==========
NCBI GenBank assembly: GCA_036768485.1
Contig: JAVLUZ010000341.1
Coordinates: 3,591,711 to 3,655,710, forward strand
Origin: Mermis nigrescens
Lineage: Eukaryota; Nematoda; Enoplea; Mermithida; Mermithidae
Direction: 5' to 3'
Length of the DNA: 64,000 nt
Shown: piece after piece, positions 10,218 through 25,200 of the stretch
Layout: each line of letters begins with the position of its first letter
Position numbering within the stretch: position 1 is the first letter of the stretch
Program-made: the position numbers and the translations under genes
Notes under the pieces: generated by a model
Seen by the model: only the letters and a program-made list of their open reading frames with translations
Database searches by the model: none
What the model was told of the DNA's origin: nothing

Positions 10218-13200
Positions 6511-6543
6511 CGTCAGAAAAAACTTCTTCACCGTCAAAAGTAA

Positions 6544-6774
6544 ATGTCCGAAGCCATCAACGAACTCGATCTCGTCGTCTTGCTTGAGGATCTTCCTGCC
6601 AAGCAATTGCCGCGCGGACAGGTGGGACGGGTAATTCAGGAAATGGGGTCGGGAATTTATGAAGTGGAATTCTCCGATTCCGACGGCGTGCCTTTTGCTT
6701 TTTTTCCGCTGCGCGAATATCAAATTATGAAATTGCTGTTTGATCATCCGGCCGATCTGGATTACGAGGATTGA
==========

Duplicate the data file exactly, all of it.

NCBI GenBank assembly: GCA_036768485.1
Contig: JAVLUZ010000341.1
Coordinates: 3,591,711 to 3,655,710, forward strand
Origin: Mermis nigrescens
Lineage: Eukaryota; Nematoda; Enoplea; Mermithida; Mermithidae
Direction: 5' to 3'
Length of the DNA: 64,000 nt
Shown: piece after piece, positions 10,218 through 25,200 of the stretch
Layout: each line of letters begins with the position of its first letter
Position numbering within the stretch: position 1 is the first letter of the stretch
Program-made: the position numbers and the translations under genes
Notes under the pieces: generated by a model
Seen by the model: only the letters and a program-made list of their open reading frames with translations
Database searches by the model: none
What the model was told of the DNA's origin: nothing

Positions 10218-13200
Positions 6511-6543
6511 CGTCAGAAAAAACTTCTTCACCGTCAAAAGTAA

Positions 6544-6774
6544 ATGTCCGAAGCCATCAACGAACTCGATCTCGTCGTCTTGCTTGAGGATCTTCCTGCC
6601 AAGCAATTGCCGCGCGGACAGGTGGGACGGGTAATTCAGGAAATGGGGTCGGGAATTTATGAAGTGGAATTCTCCGATTCCGACGGCGTGCCTTTTGCTT
6701 TTTTTCCGCTGCGCGAATATCAAATTATGAAATTGCTGTTTGATCATCCGGCCGATCTGGATTACGAGGATTGA